Mule Tutorial Series: Using Mule’s Fork and Join Component

So far the HTTP endpoint demonstrated in this tutorial series had inbound HTTP endpoints. The HTTP endpoint also supports outbound endpoint. This example illustrates two functionalities one displays use of HTTP endpoint as outbound endpoint and second demonstrates the ‘fork and join’ flow control.

The Mule flow for this example is shown below:

Flow Component Fork N Join Image 1
Flow Component Fork N Join Image 1
Flow Component Fork N Join Image 2
Flow Component Fork N Join Image 2

The starting point of this Mule flow the HTTP endpoint is configured as below in the General tab: Exchange-patterns – Request-response

Host – localhost
Port – 8090
Path – fnjp
MIME type – text/xml

The next component Body to Parameter Map converts the HTTP request and query parameters into Map. The Map serves as input to the next endpoint which is an outbound HTTP endpoint. This endpoint’s configuration is as below for general tab:

Exchange-patterns – Request-response
Host – api.geonames.org
Port – 80
Path – postalCodeSearch?placename=#[payload.placename]&maxRows=40&username=
Method – GET

The geonames.org site provides free public RESTful web services API to obtain information such as postalcodes, geocoding, country, country code etc. For our demonstration purposes, the example uses its postalcodesearch API. The <userid> is a free user registered on the geonames site. Alternatively the developer can use the user named demo. However ‘demo’ user is configured with a daily limit, hence it is advisable to create your own user.

To understand the information gathered hit the site using the following URL:

<geonames>
	<totalResultsCount>2939</totalResultsCount>
	<code>
		<postalcode>15301</postalcode>
		<name>Washington</name>
		<countryCode>US</countryCode>
		<lat>40.17169</lat>
		<lng>-80.25596</lng>
		<adminCode1>PA</adminCode1>
		<adminName1>Pennsylvania</adminName1>
		<adminCode2>125</adminCode2>
		<adminName2>Washington</adminName2>
		<adminCode3/>
		<adminName3/>
	</code>
	<code>
		<postalcode>52353</postalcode>
		<name>Washington</name>
		<countryCode>US</countryCode>
		<lat>41.30145</lat>
		<lng>-91.69867</lng>
		<adminCode1>IA</adminCode1>
		<adminName1>Iowa</adminName1>
		<adminCode2>183</adminCode2>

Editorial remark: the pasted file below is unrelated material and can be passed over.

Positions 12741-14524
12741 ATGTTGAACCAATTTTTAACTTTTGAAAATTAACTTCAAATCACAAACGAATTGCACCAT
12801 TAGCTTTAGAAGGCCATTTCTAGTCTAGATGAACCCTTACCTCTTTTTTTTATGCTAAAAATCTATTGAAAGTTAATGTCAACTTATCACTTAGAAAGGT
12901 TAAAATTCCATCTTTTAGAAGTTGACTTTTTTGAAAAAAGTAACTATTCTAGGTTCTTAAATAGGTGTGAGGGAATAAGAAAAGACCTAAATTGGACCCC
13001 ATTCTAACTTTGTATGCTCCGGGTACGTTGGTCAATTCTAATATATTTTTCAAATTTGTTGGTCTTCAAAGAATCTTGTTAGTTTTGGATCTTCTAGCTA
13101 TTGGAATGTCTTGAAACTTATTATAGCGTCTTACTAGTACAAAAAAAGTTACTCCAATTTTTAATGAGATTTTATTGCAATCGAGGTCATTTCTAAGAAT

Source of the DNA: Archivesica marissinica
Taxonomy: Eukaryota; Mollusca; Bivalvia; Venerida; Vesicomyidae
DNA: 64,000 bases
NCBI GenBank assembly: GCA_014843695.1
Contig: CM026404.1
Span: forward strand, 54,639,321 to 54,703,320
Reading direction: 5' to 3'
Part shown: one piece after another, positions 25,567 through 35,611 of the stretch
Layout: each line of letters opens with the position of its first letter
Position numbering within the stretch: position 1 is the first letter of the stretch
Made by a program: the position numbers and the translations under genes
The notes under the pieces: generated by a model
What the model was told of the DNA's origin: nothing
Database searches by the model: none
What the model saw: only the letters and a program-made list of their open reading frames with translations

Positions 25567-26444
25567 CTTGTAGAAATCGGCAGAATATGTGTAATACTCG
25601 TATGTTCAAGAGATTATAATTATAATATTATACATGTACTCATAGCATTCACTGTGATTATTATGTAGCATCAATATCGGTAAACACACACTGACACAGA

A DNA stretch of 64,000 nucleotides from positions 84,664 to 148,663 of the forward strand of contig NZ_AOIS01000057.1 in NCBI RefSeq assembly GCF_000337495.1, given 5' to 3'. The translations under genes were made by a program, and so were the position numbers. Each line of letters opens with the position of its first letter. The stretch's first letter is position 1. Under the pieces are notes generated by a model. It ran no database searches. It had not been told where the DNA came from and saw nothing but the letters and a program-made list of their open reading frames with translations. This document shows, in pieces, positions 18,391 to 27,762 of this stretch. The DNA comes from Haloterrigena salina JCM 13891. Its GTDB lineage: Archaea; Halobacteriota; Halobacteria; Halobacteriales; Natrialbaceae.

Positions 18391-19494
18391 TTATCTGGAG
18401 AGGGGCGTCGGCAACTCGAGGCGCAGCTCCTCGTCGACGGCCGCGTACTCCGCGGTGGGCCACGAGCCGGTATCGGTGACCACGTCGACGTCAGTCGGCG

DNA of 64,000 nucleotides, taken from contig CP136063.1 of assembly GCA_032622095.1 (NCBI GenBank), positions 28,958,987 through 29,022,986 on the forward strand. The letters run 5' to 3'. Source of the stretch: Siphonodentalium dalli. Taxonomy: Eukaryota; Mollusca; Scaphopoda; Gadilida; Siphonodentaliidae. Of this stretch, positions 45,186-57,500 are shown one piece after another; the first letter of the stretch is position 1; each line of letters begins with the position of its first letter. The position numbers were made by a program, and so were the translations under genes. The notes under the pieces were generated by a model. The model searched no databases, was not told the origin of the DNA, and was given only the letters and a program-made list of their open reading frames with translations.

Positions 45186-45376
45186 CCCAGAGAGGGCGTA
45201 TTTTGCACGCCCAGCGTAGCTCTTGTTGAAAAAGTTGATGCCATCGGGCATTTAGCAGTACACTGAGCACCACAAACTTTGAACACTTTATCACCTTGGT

<adminName2>Washington</adminName2>
		<adminCode3/>
		<adminName3/>
	</code>
	<!—Limited results to two records-->
</geonames>

The next area of flow is displayed below:

Splitter Aggregator Flow
Splitter Aggregator Flow

The first component Object to String component converts the response XML into a string. The component following is Splitter. The configuration of splitter is shown below.

Tab – General
Expression – #[xpath(‘//geonames/code/name’)]

The expression essentially retrieves the name values for each code element retrieved in the response. The next component is Java.

Tab – General
Class Name – com.vinraj.integration.forknjoin.DOMTranslator

The source code of DOMTranslator is as below:

package com.vinraj.integration.forknjoin;

import java.util.Collection;
import org.dom4j.tree.DefaultElement;

public class DOMTranslator {
	
	public String processElement(DefaultElement element) {
		if (element == null) {
			return "<Name/>";
		} else {
			String val = element.asXML();
			return val;
		}
	}
	
	public String processElements(Collection<String> names) {
		StringBuffer sb = new StringBuffer();
		sb.append("<Names>\n");
		for (String name : names) {
			sb.append(name);
			sb.append("\n");
		}
		sb.append("</Names>\n");
		return sb.toString();
	}
}

The processElement method is relevant for this aspect of our demonstration. The Splitter returns the XML element matching the Splitter expression. The value of the element (i.e. place name) is passed on to the Collection Aggregator component. The aggregator collects the individual place name in a collection object.

The aggregator output (i.e. Collection of Strings) is passed to the java component configured as below:

Tab – General
Class Name – com.vinraj.integration.forknjoin.DOMTranslator

The processElements method accepts collection of strings and programmatically converts them into a response XML.
To test the flow type in the following URL in browser window

http://localhost:8090/fnjp?placename=york

The output generated is shown below:

<Names>
	<name>New York City</name>
	<name>New York City</name>
	<name>New York City</name>
	<name>York</name>
	<name>New York City</name>
	<name>New York City</name>
	<!—The results have been trimmed -->
</Names>

The source code of Mule flow is as below:

<mule>
    <flow name="http_flowcontrol_propforknjoinFlow1" doc:name="http_flowcontrol_propforknjoinFlow1">
        <http:inbound-endpoint exchange-pattern="request-response" host="localhost" port="8090" path="fnjp" 
        	 doc:name="HTTP" mimeType="text/xml"/>
        <http:body-to-parameter-map-transformer doc:name="Body to Parameter Map"/>
        <response>
            <component class="com.vinraj.integration.forknjoin.DOMTranslator" doc:name="Java"/>
        </response>
        <response>
            <object-to-string-transformer doc:name="Object to String"/>
            <splitter expression="#[xpath('//geonames/code/name')]" doc:name="Splitter"/>
            <component class="com.vinraj.integration.forknjoin.DOMTranslator" doc:name="Java"/>
            <collection-aggregator failOnTimeout="true" doc:name="Collection Aggregator"/>
        </response>
        <http:outbound-endpoint exchange-pattern="request-response" host="api.geonames.org" 
        	port="80" path="postalCodeSearch?placename=#[payload.placename]&amp;maxRows=40&amp;username=###" 
method="GET" doc:name="HTTP" contentType="text/xml"/>
    </flow>
</mule>

Note: the XML namespaces added within the mule element tag has been removed for code legibility.

That’s all for 2014 folks. Writing this blog after a long time. Feels nice.

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